|Tendency to wear out due to the habit of scratching themselves against non-electric fences
Poor milk production
Poor performance as a feedlot breed (the cattle prefer to forage)
Does not do well in hot climates such as central Australia
|Hardiness in harsh environments
Adaptability and versatility to different climates
What Is So Special About Highland Cattle?
Scottish Highland cows and bulls are known for the following:
- Cold tolerance because of the double coat, which insulates them from biting cold
- True calving ease (unassisted), thanks to low calf weights, slim calf conformations, and large pelvic areas in dams
- Excellent maternal traits with rare calf abandonment, even for heifers calving down for the first time
- Resistance to stress-related diseases
- Adaptive flexibility. Scottish Highland cattle can shed their heavy coat in hot and dry environments before growing a new one when cold and damp weather kicks in.
- Natural free-ranging or foraging ability with marked ability to efficiently convert poor pasture
- Long lifespan with a long reproductive life of 15-18 years. The cattle can birth 15-18 calves, one Highland calf at a time, though twins are also possible. The average lifetime litter for Highland cows is 12 calves.
- Hardy, rapid-growing calves, despite their low birth weight
- Lean, tender, distinctively flavored, and well-marbled beef (these being good attributes of slow-maturing beef).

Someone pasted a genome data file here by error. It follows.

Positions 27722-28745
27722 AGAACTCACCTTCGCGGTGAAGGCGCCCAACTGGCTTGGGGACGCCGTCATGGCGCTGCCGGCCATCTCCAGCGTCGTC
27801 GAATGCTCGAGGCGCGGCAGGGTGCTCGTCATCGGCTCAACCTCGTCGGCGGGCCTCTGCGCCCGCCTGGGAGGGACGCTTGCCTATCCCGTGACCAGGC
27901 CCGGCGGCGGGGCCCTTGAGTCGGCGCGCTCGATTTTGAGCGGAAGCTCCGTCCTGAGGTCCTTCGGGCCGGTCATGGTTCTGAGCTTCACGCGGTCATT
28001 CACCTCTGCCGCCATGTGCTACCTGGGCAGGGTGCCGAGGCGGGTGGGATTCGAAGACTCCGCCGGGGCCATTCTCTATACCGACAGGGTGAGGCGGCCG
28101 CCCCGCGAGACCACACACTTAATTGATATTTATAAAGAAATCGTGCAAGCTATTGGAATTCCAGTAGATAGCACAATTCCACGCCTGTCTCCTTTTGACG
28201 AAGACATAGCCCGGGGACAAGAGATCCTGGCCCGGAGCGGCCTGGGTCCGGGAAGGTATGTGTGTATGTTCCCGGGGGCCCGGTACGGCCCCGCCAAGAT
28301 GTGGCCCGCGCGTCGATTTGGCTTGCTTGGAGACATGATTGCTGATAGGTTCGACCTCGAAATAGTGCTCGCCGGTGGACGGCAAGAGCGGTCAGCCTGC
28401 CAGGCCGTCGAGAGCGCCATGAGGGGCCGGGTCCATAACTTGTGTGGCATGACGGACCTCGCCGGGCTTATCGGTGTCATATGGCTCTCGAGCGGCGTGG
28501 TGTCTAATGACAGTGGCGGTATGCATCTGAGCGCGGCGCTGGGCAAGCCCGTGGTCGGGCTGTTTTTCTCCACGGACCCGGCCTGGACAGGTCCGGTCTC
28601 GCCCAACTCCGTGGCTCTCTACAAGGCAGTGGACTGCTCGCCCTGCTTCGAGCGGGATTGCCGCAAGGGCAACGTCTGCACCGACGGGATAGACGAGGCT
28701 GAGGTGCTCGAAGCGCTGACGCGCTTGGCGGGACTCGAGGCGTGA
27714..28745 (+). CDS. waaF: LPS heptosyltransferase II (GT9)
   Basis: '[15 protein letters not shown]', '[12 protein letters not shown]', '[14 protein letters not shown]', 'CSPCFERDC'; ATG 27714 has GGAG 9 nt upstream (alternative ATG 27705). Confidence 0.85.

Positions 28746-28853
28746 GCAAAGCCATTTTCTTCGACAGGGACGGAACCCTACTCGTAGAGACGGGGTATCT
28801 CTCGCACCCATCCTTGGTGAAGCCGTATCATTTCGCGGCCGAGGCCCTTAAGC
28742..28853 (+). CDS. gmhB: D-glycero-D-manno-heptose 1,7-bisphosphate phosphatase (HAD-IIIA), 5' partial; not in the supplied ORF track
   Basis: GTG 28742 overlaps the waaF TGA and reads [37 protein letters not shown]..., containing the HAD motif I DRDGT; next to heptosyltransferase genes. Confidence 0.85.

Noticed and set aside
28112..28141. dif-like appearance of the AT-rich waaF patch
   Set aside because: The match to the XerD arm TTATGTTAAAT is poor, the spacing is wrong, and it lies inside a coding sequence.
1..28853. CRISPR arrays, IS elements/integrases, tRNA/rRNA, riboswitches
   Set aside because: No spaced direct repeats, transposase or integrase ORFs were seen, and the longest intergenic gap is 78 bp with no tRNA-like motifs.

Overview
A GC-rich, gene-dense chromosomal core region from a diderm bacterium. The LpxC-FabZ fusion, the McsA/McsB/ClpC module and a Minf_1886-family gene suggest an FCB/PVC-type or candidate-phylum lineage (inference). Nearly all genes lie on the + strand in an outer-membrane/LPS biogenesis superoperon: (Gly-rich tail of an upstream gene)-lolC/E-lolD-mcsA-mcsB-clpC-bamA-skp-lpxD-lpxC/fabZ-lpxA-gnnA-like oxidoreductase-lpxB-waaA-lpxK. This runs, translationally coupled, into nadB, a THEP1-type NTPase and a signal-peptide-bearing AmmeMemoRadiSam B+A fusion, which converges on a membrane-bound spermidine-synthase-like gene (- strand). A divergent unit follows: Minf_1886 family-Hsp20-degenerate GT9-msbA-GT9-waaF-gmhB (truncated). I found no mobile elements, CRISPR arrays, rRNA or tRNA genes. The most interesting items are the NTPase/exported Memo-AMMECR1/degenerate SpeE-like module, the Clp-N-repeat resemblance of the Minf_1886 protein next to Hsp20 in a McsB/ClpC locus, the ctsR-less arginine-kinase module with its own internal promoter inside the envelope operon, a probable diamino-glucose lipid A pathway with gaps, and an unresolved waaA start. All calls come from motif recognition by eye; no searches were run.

- Low-fat, high-protein beef with low cholesterol and high iron content than beef from other breeds
- High-quality, tasty milk with a high butterfat content
- High fertility and birth rates since breeding is polygynous and happens all year round among the fold (a group of Highland cattle is called a fold rather than a herd. The cattle were kept in open shelters called folds to protect them from predators and extreme cold).
Why Should I Raise Highland Cattle On My Farm?
The Highland cattle breed is highly likable and near-perfect regardless of the environment it is raised in.
The cows are great even on small farms because they can comfortably spend the winter outside, thus reducing housing and labor costs. The long hair on the outer coat is oily and enables the cattle to shed snow and rain to maintain their body warmth.
Highland cattle have excellent mothering instincts with optimal protection for calves against predators, a trait they practice even with other species like sheep when reared together. You can expect reduced losses to predators.
With Highland cattle on your farm, you can expect reduced veterinary expenses. The eyelashes and long hair on the face protect their eyes from insects, while the shorter legs mean fewer feet and leg problems.
Highland cows and bulls are low-cost and low-maintenance farm animals, requiring no (expensive) feed supplements. They easily take care of themselves, even using their long horns to dig up snow to unearth hidden plants.
Raising Highland cows means having reduced fold replacement costs. The longer reproductive lives, calving ease, high fertility, calving regularity, and lifespan of the cattle mean you will have live Highland calves throughout.
Because of their cuteness, small size, and docility, you can keep Highland cattle as pets and showing animals, with the potential of winning coveted monetary prizes and trophies in the shows.
Additionally, you can raise Highland cattle to harness their unique hereditary genetics through crossbreeding. They can be crossbred with other breeds like Hereford, Beef Shorthorn, Limousin bulls, and Aberdeen Angus.
The Highland sires will add mothering ability, less waste fat, and hybrid vigor in return for better carcass shape.